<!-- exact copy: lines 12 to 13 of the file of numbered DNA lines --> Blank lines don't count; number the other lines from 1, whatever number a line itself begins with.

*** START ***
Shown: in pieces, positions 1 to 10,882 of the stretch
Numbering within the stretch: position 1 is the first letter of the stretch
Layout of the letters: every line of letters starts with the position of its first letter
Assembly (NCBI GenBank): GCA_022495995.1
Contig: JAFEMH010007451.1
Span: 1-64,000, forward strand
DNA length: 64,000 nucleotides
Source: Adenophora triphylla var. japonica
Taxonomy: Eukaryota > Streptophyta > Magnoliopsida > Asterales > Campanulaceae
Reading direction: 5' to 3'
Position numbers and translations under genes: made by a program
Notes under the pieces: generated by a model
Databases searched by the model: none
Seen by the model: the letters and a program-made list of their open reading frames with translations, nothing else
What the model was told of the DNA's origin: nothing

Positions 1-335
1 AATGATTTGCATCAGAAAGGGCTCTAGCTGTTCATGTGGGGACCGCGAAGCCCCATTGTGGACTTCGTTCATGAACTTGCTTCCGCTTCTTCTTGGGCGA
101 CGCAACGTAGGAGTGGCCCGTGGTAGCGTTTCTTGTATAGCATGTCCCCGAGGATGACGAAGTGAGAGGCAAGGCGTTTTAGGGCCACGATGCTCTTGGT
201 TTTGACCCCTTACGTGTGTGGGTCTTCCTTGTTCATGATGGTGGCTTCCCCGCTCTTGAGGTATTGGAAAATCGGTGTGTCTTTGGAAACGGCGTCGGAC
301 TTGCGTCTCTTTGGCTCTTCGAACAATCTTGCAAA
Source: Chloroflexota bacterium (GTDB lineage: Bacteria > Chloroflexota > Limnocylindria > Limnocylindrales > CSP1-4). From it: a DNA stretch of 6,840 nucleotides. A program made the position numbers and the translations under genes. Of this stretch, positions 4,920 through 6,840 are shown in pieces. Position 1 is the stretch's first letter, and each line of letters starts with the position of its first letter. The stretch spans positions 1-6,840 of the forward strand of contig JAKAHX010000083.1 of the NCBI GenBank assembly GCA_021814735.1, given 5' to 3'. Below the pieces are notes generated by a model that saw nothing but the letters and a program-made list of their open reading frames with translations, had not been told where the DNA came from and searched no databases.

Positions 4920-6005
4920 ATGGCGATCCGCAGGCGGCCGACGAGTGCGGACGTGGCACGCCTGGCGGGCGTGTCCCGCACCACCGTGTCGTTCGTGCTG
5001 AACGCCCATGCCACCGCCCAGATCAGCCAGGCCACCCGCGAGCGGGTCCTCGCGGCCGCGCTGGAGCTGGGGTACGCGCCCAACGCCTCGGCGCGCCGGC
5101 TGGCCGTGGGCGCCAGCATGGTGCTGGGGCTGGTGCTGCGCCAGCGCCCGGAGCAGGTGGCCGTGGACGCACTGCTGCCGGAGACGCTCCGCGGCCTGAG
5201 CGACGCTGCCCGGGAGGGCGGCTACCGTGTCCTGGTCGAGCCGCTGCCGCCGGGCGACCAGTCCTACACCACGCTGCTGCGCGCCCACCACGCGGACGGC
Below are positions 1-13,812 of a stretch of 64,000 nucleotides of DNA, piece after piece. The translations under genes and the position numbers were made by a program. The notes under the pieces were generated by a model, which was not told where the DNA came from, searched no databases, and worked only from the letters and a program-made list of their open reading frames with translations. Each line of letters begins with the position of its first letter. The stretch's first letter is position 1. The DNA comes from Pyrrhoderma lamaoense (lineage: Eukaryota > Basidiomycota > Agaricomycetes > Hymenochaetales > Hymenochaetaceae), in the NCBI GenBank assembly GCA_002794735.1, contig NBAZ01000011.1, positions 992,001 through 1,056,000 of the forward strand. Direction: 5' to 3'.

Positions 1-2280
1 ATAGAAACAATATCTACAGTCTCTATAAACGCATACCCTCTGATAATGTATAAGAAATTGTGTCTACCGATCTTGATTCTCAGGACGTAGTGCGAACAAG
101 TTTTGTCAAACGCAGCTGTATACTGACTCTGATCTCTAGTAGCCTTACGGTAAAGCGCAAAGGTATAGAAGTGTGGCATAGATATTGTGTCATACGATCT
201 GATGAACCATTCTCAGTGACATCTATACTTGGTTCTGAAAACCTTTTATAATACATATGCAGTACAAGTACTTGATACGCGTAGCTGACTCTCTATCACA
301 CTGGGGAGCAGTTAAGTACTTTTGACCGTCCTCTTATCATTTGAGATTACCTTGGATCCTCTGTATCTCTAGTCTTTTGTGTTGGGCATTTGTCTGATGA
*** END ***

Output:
Notes under the pieces: generated by a model
Databases searched by the model: none